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Issue No. 257 01 April 2005  

Icarus Rising
Right now John Howard is flying. Watch him soar in his Vodafone track-suit, further than the Hawke into unchartered skies.


Interview: Australia@Work
Labor's Penny Wong has the job of getting more people into the workplace and keeping companies honest. In her spare time ....

Unions: State of the Union
Unions NSW secretary John Robertson unveils the annual survey of attitudes of workers to their jobs, thier lives and the union.

Industrial: Fashion Accessories
Jim Marr unpacks the unlikely claim of a suburban house to be considered the New Mecca of the New Right �

Legal: Leg Before Picket
Chris White looks at how the federal industrial changes will impact on the basic right to strike.

Politics: Business Welfare Brats
Neale Towart asks why the only form of legitmate welfare seems to be going to the top end of town.

Health: Cannabis Controversy
Zoe Reynolds looks at how drug and alcohol testing is leading to some addled outcomes.

Economics: Debt, Deficit, Downturn
As the indicators head south, Frank Stilwell wonders whether it is the way we do economics that is to blame.

History: Politics In The Pubs
Phil Doyle reports on the increasingly-popular Struggles, Scabs and Schooners day out.

Review: Three Bob's Worth
Doing their best Margaret and David, Tara de Boehmler and Tim Brunero have different takes on the new Australian flick Three Dollars.

Poetry: Do The Slowly Chokie
Workers Online bard David Peetz teaches how workers to dance to Howard's industrial laws.


 Health System to Subsidise Shonks

 Who Likes Bing Lee?

 Death Threats Shut Campsie

 Thumbs Down for Union Busters

 Advocate Pours Salt on Wound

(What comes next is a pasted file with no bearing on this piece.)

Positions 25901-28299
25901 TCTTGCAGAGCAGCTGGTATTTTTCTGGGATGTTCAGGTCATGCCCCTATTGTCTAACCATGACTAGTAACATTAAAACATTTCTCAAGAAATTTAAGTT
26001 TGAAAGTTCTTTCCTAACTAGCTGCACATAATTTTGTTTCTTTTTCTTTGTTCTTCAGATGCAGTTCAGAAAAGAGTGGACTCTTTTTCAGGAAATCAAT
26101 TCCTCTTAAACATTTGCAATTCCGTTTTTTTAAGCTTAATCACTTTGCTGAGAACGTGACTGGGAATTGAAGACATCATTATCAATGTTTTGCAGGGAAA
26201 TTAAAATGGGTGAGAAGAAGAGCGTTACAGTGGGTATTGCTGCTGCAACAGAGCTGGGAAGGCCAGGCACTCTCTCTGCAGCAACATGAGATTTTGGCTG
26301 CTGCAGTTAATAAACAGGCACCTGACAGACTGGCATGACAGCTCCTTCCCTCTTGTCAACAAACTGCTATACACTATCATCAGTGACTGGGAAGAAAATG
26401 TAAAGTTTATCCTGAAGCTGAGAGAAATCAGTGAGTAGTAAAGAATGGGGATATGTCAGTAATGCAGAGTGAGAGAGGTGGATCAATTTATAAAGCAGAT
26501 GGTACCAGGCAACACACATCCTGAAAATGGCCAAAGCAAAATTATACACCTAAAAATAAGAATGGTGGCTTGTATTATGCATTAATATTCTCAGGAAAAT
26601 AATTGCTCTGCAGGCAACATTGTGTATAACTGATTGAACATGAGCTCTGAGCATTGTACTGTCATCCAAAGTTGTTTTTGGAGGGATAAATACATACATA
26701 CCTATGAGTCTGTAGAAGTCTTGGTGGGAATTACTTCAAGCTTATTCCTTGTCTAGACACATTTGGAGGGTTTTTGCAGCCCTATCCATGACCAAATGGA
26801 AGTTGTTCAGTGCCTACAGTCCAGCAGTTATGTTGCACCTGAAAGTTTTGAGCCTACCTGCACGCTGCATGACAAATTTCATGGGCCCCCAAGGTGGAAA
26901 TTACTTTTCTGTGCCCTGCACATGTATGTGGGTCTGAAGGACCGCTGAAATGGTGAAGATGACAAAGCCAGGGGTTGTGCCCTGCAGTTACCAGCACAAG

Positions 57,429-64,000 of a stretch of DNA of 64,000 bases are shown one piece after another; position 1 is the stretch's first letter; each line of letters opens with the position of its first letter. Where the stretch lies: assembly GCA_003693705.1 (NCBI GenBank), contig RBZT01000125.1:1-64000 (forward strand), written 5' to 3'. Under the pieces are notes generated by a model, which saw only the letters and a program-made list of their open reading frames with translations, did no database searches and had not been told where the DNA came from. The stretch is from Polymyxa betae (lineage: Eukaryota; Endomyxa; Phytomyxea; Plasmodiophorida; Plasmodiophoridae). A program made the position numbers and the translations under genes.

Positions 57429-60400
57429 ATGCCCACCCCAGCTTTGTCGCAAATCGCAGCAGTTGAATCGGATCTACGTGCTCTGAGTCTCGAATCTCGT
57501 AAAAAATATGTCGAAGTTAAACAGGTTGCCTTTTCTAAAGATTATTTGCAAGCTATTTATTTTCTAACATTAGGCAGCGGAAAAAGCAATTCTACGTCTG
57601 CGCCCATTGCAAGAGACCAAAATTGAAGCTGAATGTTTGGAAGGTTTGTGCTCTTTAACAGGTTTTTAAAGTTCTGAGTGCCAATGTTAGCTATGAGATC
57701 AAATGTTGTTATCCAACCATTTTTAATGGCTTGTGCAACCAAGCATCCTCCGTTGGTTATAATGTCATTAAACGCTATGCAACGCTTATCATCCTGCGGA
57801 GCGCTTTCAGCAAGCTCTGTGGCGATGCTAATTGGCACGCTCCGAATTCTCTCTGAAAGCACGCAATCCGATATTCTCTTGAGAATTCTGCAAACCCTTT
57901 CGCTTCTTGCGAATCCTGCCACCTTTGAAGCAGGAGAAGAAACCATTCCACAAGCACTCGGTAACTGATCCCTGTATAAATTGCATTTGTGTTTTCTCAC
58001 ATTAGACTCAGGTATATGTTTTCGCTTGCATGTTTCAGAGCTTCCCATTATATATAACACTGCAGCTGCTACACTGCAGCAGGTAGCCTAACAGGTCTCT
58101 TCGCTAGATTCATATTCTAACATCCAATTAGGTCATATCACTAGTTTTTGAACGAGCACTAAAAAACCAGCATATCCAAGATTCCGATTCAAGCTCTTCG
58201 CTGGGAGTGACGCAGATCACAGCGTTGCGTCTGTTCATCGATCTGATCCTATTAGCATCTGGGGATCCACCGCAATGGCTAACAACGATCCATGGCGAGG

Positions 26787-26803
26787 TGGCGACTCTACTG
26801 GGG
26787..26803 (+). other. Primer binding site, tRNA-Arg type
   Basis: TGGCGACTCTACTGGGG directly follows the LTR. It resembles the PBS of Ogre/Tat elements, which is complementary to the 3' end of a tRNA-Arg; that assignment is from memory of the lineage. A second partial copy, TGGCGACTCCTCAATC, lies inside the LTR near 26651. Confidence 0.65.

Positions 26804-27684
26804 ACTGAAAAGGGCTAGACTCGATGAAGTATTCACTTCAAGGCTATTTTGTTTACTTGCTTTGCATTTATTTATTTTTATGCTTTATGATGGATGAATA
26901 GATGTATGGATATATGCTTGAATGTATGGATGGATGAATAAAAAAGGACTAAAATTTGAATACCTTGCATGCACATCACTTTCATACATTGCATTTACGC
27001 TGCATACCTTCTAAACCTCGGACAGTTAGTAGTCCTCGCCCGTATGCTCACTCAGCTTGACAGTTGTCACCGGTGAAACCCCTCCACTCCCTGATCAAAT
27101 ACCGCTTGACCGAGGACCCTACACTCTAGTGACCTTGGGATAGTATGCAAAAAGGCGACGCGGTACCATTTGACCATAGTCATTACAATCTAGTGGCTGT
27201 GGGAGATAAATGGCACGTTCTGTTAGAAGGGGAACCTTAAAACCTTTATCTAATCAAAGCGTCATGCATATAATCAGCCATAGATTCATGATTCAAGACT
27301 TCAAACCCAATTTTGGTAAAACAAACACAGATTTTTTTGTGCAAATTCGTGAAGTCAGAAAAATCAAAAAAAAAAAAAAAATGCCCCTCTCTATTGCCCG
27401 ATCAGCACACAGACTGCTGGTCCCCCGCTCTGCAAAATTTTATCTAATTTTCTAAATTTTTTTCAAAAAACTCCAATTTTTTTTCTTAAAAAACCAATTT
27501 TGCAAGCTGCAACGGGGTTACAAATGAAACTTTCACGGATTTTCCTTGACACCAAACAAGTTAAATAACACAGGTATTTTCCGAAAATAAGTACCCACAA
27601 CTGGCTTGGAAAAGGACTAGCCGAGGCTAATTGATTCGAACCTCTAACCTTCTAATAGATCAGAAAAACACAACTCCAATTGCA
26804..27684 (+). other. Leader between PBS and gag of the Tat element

United Front Beats Drug Boss

 Kev Backs Double Standard

 Victorian Morality Shafts Teacher

 Doctors Prescribe More

 Multinational Banks Jobs

 Working Class Idol

 Greens Protect Entitlements

 Activist�s What�s On


The Soapbox
Notes From a Laneway
Mental Health Workers Alliance member Toby Raeburn shares a week on the frontline.

The Locker Room
War, Plus The Shooting
The Socceroos aren�t their own worst enemy after all, or so says Phil Doyle

Life Imitates Art
The jokes have been around for some time about the economic rationalist's approach to the orchestra, writes Evan Jones.

The Westie Wing
Ian West takes the secret passage out of Macquarie Street to deliver his take on NSW Parliamentary Committees and other goings on.

 Students Bear Brunt
 Security Lacking
 Bus Lanes On Vic Rd
 Dirt Cheap Right On Money
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Victorian Morality Shafts Teacher

Victorian school teachers are rallying behind a colleague who fell foul of "shoddy legislation" aimed at sex predators.

The AEU says Andrew Phillips is a victim of retrospective, poorly thought-out law that doesn't take individual circumstances into account.

As a 20-year-old, Phillips pleaded guilty, on his lawyer's advice, to fondling his girlfriend's breasts when she was two months below the legal age of consent.

Now the popular teacher, and father of two, has lost his job at Orbost High School job because of a new state government law designed to keep sexual deviants out of classrooms.

Three months ago, the Education Department asked seven-year teacher to show cause why he shouldn't be punted. When it rejected his explanation, he resigned.

But fellow teachers and parents say the law is an ass and Orbost High cannot afford to lose a professional of Phillips' standing.

Colleagues are prepared to lose pay to attend a meeting with the Education Minister and the school principal, John Brazier, has gone into bat for his former maths master.

"He has overwhelming support not only in this community but throughout

Victoria," said Brazier.

"He's an excellent teacher who is very good with underachievers."

Phillips has the full support of the Australian Education Union. The union has offered to pay for relief teachers if a staff delegation is successful in getting a meeting with the minister.

The Victorian Independent Education Union has also voted unanimous support for Phillips.

When the controversial legislation was originally proposed it contained provisions for ministerial discretion over sackings. However, under sustained attack from the Liberal Party opposition, the government removed that safeguard.

Brazier believes the danger of retrospective legislation is that people can be punished twice,

"I think the minister and premier see it as a sign of weakness to review legislation," he said, "It is a sign of strength to review what you've done, there is no doubt it is wrong, they are just being stubborn.

"This is shoddy legislation. It was poorly thought through and needs to be improved."


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